Asia faces 'new challenges' to stability: Xi
Chinese President Xi Jinping said on Sunday that Asia faced "new challenges" to its stability and warned no one could be allowed to throw the region into chaos as tensions mounted over North Korea.Updated: Apr 07, 2013, 10:44 IST
Chinese President Xi Jinping said on Sunday that Asia faced "new challenges" to its stability and warned no one could be allowed to throw the region into chaos as tensions mounted over North Korea.
Xi, delivering a speech at an annual international forum on the southern Chinese island of Hainan, did not mention the crisis on the Korean Peninsula or China's territorial disputes with Japan and Southeast Asian nations.
But he said there should be no tolerance for those who foster "chaos for selfish gains".
Tensions have soared in recent weeks with North Korea threatening nuclear war after the United Nations imposed fresh sanctions over its latest atomic test and the US and South Korea launched war games.
"We need to make concerted efforts to resolve major difficulties to ensure stability in Asia," Xi said.
"Stability in Asia now faces new challenges as hot spot issues keep emerging and both traditional and non-traditional security threats exist," he added.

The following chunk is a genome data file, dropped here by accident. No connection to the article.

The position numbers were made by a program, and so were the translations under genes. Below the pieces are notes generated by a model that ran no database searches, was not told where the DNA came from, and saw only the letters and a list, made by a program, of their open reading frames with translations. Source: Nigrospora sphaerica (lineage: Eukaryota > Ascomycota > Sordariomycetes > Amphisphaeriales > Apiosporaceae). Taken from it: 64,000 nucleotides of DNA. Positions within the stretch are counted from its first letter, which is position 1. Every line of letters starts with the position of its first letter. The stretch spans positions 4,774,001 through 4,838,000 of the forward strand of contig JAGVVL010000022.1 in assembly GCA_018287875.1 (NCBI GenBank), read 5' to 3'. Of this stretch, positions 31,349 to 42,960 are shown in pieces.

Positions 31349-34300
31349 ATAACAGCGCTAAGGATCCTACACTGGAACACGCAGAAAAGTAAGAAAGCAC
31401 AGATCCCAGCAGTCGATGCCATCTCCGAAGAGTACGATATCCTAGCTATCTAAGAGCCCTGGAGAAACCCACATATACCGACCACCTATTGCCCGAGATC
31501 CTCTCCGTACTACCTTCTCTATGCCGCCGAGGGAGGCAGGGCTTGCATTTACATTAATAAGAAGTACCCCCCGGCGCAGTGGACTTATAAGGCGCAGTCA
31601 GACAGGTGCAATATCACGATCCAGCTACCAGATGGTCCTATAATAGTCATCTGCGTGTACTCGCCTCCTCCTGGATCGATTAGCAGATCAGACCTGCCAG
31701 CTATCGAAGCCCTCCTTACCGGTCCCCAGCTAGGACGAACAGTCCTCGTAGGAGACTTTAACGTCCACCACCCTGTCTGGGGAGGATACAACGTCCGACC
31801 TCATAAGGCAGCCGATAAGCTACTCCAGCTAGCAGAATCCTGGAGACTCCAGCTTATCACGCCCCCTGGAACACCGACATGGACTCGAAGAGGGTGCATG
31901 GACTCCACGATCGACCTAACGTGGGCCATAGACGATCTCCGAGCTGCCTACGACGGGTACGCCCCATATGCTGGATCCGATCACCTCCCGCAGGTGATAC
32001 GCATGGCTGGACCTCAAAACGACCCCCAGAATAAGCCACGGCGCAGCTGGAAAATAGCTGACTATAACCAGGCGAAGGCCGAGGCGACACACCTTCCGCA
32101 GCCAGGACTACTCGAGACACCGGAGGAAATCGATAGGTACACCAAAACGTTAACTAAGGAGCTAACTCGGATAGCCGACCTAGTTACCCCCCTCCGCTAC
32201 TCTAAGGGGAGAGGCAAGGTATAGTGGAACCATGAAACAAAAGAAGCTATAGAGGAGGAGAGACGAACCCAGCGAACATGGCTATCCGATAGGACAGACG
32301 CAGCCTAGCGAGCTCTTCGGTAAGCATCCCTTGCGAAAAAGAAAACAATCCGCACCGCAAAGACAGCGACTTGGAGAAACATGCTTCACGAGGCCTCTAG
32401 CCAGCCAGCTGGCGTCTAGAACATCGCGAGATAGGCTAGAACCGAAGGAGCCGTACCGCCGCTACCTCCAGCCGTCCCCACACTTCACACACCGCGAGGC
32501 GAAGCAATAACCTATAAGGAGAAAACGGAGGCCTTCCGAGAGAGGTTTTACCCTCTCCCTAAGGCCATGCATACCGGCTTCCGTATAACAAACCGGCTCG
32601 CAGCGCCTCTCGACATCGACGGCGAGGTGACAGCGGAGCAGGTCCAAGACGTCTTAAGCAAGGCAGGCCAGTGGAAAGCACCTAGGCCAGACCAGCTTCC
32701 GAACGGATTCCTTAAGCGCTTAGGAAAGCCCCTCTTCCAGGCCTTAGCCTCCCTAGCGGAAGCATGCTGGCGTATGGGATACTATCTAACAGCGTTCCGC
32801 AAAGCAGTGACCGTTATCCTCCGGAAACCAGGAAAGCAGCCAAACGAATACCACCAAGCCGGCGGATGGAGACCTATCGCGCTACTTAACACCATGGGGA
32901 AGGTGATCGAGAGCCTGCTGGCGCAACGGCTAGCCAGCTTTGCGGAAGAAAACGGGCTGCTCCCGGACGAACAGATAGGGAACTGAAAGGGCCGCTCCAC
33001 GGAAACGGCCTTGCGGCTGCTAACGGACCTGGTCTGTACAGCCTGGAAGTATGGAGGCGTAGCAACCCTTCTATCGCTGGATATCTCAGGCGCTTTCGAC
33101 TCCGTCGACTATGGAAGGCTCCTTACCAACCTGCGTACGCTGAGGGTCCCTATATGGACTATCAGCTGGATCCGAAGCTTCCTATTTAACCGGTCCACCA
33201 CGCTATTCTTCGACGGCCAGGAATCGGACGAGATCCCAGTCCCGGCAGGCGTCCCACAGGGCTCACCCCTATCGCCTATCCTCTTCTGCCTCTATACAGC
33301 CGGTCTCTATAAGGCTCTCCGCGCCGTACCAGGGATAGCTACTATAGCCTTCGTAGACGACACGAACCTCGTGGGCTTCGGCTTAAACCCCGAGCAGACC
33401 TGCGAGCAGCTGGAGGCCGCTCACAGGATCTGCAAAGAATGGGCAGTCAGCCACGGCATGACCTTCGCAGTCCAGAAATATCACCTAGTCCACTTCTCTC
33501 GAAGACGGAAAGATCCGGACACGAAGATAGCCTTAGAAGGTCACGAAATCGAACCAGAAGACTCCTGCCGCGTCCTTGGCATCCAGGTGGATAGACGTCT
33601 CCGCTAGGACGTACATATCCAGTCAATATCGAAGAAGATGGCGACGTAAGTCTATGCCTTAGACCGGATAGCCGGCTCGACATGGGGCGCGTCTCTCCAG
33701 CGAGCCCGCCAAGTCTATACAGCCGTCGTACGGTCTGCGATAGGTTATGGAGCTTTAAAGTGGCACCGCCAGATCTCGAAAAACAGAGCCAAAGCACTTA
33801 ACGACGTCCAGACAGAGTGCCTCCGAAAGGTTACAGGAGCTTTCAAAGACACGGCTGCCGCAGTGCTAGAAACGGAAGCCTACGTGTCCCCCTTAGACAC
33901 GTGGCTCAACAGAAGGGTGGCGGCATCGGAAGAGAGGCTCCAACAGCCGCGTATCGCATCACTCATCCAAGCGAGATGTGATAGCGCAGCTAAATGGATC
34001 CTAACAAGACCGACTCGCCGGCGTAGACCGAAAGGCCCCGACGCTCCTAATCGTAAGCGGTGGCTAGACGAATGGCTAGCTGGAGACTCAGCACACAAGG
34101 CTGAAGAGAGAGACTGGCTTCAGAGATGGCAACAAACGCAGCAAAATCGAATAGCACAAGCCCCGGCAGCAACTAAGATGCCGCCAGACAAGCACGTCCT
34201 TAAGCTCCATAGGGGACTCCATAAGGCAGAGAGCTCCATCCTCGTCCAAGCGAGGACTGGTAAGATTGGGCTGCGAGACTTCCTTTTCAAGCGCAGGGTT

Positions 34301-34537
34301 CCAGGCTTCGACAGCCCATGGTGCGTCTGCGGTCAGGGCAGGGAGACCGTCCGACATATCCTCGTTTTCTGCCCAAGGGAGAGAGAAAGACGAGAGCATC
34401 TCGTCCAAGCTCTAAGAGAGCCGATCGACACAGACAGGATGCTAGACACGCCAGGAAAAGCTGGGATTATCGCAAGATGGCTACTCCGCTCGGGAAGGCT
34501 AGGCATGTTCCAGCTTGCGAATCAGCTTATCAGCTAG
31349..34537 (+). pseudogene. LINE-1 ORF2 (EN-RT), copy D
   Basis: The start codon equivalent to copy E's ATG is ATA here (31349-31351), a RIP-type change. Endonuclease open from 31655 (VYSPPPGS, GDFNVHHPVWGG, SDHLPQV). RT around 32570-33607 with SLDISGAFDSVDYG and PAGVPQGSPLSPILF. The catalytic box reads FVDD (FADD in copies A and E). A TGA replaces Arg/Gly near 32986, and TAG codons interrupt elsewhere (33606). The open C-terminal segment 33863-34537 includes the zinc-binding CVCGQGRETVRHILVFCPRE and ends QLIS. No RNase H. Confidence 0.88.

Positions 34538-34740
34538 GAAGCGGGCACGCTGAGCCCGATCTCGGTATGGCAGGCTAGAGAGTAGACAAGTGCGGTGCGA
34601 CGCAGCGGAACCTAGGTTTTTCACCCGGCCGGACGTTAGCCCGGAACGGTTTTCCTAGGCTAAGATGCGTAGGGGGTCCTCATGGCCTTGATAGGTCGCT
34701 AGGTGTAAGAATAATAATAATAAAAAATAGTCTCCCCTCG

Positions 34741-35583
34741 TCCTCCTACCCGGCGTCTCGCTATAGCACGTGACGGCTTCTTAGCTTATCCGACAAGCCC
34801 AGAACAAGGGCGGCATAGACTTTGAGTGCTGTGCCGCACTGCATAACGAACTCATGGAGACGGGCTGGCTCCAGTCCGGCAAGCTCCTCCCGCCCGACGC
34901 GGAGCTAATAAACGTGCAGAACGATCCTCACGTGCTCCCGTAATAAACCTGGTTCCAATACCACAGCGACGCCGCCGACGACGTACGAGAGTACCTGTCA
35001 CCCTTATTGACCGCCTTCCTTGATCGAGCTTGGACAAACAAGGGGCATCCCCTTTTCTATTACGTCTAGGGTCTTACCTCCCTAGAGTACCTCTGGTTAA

China has traditionally been North Korea's closest political ally since they fought together in the 1950-1953 Korean War and is Pyongyang's biggest trading partner.
Speaking more broadly, Xi called on the international community to push for a "vision of comprehensive security, common security and cooperative security".
Xi said that was necessary so the world could become a stage for the pursuit of "common development", as opposed to one "where gladiators fight each other".
"And no one should be allowed to throw a region, even the whole world, into chaos for selfish gains," he added.
It was Xi's first attendance at the Boao Forum for Asia since becoming China's president last month. He took over as head of the ruling Communist Party in November and now holds the country's two most powerful positions.
The three-day gathering has brought together leaders in government, business and academia in Asia and other continents every year since 2001 to discuss pressing issues in the region and the rest of the world.
Among political and financial leaders at this year's event are Myanmar President Thein Sein, Australian Prime Minister Julia Gillard, International Monetary Fund managing director Christine Lagarde and Yasuo Fukuda, a former Japanese prime minister.
Fukuda is chairman of the forum, touted as an Asian version of the World Economic Forum (WEF), which draws global leaders to its annual meeting in the Swiss ski resort of Davos. The WEF also holds a separate annual forum in China.